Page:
Updated: Feb 4
A Durable Power of Attorney can save time and money and can reduce confusion if you become unable to handle your own finances. You need not be wealthy to find uses for a Durable Power of Attorney.
By signing a Durable Power of Attorney, you give someone of your choice (an Agent) power to act in your place. There are two basic types of power of attorney: Durable and Regular. To be Durable, your power of attorney must say something like “This power of attorney will not terminate on the disability of the principal”.
A Regular Power of Attorney becomes invalid if you become disabled in any way. A Durable Power of Attorney, however, stays in force even if you are unconscious. Durable powers of attorney continue to work until the moment of your death.
You can grant unlimited powers to your agent, or you can grant very narrow powers. You can be as specific as you want. For estate planning, the powers granted are usually extensive to allow your agent flexibility.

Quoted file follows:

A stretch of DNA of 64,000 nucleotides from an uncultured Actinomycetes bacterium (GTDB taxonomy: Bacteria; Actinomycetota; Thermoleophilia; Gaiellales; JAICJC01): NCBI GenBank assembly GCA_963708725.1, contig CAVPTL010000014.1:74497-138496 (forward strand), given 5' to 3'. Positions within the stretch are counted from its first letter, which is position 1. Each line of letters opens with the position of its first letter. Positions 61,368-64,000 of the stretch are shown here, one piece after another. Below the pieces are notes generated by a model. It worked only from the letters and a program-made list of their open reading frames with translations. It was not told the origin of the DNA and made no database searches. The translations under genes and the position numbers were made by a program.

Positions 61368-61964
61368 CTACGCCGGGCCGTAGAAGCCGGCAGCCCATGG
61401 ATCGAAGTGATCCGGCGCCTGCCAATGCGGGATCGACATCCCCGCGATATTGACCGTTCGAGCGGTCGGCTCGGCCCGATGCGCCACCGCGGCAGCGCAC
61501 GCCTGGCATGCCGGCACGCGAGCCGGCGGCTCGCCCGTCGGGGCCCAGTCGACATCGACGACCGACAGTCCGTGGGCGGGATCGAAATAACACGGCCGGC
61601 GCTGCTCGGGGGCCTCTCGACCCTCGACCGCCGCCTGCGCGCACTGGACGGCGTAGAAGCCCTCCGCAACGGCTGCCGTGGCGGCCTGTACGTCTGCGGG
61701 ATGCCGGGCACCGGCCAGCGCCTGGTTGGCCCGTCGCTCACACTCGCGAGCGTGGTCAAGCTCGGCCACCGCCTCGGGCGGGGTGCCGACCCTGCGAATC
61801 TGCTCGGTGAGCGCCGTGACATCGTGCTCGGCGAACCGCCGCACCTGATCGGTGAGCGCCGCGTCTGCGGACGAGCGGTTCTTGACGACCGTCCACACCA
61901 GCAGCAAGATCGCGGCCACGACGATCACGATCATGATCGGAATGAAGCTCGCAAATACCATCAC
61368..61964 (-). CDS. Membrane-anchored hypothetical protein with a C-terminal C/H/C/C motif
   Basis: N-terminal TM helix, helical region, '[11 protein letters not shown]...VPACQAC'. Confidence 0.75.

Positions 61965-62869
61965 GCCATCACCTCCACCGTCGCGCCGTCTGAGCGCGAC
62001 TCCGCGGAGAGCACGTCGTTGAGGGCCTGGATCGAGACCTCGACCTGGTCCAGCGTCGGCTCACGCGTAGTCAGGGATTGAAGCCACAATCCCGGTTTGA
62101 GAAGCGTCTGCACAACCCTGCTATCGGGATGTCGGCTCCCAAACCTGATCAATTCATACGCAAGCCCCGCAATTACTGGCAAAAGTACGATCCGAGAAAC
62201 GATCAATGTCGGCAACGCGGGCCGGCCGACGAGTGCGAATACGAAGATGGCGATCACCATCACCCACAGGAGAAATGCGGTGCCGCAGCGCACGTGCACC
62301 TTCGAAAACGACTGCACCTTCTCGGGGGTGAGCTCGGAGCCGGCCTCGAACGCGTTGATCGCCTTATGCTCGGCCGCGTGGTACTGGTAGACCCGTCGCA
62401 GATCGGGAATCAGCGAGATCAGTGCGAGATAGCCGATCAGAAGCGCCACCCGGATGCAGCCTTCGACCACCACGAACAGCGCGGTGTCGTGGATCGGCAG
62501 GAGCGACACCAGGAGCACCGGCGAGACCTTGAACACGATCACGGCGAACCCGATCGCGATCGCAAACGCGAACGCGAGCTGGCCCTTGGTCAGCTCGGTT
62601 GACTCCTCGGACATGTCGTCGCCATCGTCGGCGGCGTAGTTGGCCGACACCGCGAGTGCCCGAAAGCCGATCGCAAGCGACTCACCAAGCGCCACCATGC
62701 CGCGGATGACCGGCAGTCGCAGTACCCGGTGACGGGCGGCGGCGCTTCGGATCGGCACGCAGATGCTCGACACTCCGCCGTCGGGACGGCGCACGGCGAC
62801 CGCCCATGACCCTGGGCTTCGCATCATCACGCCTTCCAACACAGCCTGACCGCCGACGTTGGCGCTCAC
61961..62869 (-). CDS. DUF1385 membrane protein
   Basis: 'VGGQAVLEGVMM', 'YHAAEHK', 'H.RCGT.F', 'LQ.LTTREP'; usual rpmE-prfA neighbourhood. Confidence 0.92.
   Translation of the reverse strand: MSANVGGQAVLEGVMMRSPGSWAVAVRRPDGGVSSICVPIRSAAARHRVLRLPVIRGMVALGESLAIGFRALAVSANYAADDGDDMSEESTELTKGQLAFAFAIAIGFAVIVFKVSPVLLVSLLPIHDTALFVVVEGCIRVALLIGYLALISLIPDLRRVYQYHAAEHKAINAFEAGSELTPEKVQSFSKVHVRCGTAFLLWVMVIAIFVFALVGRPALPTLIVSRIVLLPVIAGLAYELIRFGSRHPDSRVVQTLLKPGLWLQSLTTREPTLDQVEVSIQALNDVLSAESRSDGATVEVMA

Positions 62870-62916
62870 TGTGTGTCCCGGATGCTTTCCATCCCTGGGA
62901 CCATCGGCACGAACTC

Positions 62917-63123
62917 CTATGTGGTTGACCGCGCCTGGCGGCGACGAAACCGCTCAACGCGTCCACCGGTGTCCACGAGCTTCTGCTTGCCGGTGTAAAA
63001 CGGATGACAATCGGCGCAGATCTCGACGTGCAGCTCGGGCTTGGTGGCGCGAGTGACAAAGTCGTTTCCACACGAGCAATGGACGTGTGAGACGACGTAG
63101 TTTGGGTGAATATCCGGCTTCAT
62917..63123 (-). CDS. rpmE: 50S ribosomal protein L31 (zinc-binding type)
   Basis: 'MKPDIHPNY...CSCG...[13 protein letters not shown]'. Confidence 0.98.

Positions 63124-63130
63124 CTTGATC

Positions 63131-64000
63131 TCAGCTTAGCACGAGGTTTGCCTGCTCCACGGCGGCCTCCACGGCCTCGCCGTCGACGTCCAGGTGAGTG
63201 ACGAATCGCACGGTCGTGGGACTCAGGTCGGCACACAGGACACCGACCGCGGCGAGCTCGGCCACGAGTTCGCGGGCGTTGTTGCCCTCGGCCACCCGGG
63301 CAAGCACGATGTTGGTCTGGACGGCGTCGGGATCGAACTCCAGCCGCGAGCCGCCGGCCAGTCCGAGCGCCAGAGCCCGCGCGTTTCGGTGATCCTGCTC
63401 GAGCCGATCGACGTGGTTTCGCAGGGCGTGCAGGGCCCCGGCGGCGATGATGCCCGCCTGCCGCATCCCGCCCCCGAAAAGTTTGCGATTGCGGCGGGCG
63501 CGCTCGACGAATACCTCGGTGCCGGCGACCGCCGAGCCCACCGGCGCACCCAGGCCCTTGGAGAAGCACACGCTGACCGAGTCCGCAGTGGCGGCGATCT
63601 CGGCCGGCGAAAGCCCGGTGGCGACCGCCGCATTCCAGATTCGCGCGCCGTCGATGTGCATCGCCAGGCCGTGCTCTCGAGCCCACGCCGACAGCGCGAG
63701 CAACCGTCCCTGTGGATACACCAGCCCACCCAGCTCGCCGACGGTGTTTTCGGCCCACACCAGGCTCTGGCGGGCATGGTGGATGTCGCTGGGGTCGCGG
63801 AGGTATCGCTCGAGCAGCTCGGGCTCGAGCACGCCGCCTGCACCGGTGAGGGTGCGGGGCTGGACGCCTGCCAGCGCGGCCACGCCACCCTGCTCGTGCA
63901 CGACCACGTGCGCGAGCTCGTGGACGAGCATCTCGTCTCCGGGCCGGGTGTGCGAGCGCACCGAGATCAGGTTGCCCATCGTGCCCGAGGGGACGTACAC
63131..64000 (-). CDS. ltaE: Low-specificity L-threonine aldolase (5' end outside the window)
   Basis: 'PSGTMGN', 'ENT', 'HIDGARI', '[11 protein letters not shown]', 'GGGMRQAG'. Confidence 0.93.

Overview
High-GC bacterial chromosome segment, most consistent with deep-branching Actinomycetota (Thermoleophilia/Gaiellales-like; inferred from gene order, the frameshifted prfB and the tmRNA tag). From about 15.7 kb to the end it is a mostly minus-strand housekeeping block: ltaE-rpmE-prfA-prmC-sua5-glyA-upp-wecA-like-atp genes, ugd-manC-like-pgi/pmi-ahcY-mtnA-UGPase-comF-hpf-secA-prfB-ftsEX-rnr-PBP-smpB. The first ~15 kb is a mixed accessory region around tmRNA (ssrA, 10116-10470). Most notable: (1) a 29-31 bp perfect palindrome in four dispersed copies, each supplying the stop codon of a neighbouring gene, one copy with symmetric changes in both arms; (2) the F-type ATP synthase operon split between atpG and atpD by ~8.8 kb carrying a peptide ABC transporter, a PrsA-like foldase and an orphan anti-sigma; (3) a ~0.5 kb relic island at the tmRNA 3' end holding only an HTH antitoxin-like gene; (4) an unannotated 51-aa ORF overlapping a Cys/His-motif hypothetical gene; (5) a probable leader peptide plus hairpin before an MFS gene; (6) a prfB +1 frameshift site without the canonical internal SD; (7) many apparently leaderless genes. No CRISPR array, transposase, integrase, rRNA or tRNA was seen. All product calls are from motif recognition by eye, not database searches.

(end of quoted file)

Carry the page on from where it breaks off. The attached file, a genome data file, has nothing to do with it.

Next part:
Caution must be used when appointing an agent. If the powers are broad, your agent might dishonestly use your assets for your agent’s gain. You must always select an agent who is trustworthy. You must also be aware that the agent is only your assistant… you still have power to act for yourself without the agent’s involvement.
If you are nervous about the lack of supervision inherent in a power of attorney, you might consider a living trust. More complex and expensive, living trusts are also private, and can help you avoid probate. They allow a trustee, who you choose, to manage your finances when you are unable. A trustee has well defined responsibilities and limitations.
Texas requires that a Durable Power of Attorney be made in writing, be signed by you, be witnessed by two adults, and be filed with your county clerk. Our law office can help prepared them for you. [Update: changes to the law no longer require filing and witnesses, just a notary.]
Your Agent’s powers exist until they expire (if the document gives a termination date) or until they are revoked by you. Revocation must also be in writing, signed, and must be filed with the county clerk.
Although you must be cautious in choosing your agent and must follow state mandated procedures, a Durable Power of Attorney streamlines legal procedures and cuts costs, keeps your private business private, and helps avoid guardianship.
Original Publication, Paul Premack: San Antonio Express News, November 10, 1989